We are living in interesting times. Never has it been more apparent that the world's talent is evenly distributed, but access to opportunity is not. Freelance marketplace platforms like Fiverr are helping to fill this opportunity gap in their own way.
As an experiment, for our last blog post we commissioned an illustration to help convey the visceral feeling of what it's like to try to do user research via Zoom. To be upfront, we're still warming up to the "startup blogging hustle," and finding our voice as a company as we go.
The last post was a bit long-winded, and close friends gave us curt feedback that their eyes mostly glazed over while reading the prose 🙂. But the illustration was a big hit! So we'll probably do more of those in the future, at least until DALL-E is unleashed onto the world and gives us all a run for our money.
This was personally my first time using Fiverr, and on the whole I was quite impressed. It seems like they've achieved that magical balance of supply and demand, and we were amazed to see the sheer geographic representation of illustrators across countries.
I took them at their namesake and decided to see what quality of illustration we could get for $5, $10, and $15. Within a day we had several dozen inbound requests. In total, we requested 6 illustrations, 2 each at the above price points, for a total spend of $60 (USD).
As a prompt, we offered an incredibly rough 2-minute doodle as well as a detailed description:
We were absolutely blown away by the relative speed and quality of these illustrations, as well as the diversity of styles and creative interpretations. We ended up picking one of the $5 drawings, done by an architecture student based in Russia who just started doing these recently in their spare time.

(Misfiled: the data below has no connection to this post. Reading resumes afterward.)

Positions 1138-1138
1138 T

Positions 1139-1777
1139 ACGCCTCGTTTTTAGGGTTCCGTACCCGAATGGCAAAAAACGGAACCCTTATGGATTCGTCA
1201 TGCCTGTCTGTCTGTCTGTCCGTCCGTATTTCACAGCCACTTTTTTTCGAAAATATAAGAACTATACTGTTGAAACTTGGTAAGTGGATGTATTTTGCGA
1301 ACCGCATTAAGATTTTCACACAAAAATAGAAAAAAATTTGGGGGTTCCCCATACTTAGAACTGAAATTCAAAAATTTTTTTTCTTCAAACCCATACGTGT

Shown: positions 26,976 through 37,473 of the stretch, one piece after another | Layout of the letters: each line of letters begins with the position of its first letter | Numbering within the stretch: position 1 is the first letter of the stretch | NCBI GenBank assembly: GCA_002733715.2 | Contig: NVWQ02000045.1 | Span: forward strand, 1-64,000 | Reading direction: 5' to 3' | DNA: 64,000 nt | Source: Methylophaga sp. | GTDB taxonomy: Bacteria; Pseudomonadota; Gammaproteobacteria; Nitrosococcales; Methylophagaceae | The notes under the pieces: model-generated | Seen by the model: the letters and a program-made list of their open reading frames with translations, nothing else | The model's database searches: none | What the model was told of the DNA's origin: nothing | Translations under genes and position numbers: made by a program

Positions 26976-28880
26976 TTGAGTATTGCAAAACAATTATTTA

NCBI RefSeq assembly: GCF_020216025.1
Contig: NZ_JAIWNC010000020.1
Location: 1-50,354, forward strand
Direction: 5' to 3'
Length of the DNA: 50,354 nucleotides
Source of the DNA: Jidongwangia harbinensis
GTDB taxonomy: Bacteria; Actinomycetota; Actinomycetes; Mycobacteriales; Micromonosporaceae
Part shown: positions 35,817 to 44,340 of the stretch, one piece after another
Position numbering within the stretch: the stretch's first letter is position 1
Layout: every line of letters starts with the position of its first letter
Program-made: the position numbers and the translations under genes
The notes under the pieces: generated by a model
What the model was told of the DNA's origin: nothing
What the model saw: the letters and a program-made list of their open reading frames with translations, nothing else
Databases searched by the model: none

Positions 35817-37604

What we learned: Requesting multiple cheap drawings from different folks may yield better outcomes than requesting a single more expensive illustration and multiple iterations from one person, especially if you're still experimenting with different styles.
We are just setting out to build our own global panel of product research participants with Betafi.
We firmly believe the most insightful moments can come from people anywhere in the world. We've seen that a lot of product teams serving global audiences can be fairly insular when it comes to getting feedback, often sticking to their local network out of convenience and expediency.
Betafi is definitely not a marketplace in the traditional sense, but we would love your advice. What aspects of these platforms do you find keep you engaged and coming back? Which parts are miserable slogs?
Or interested in joining the "Betafi Pilots" tester panel and giving your earnest feedback about new software products? Sign up here, and we'll be in touch soon!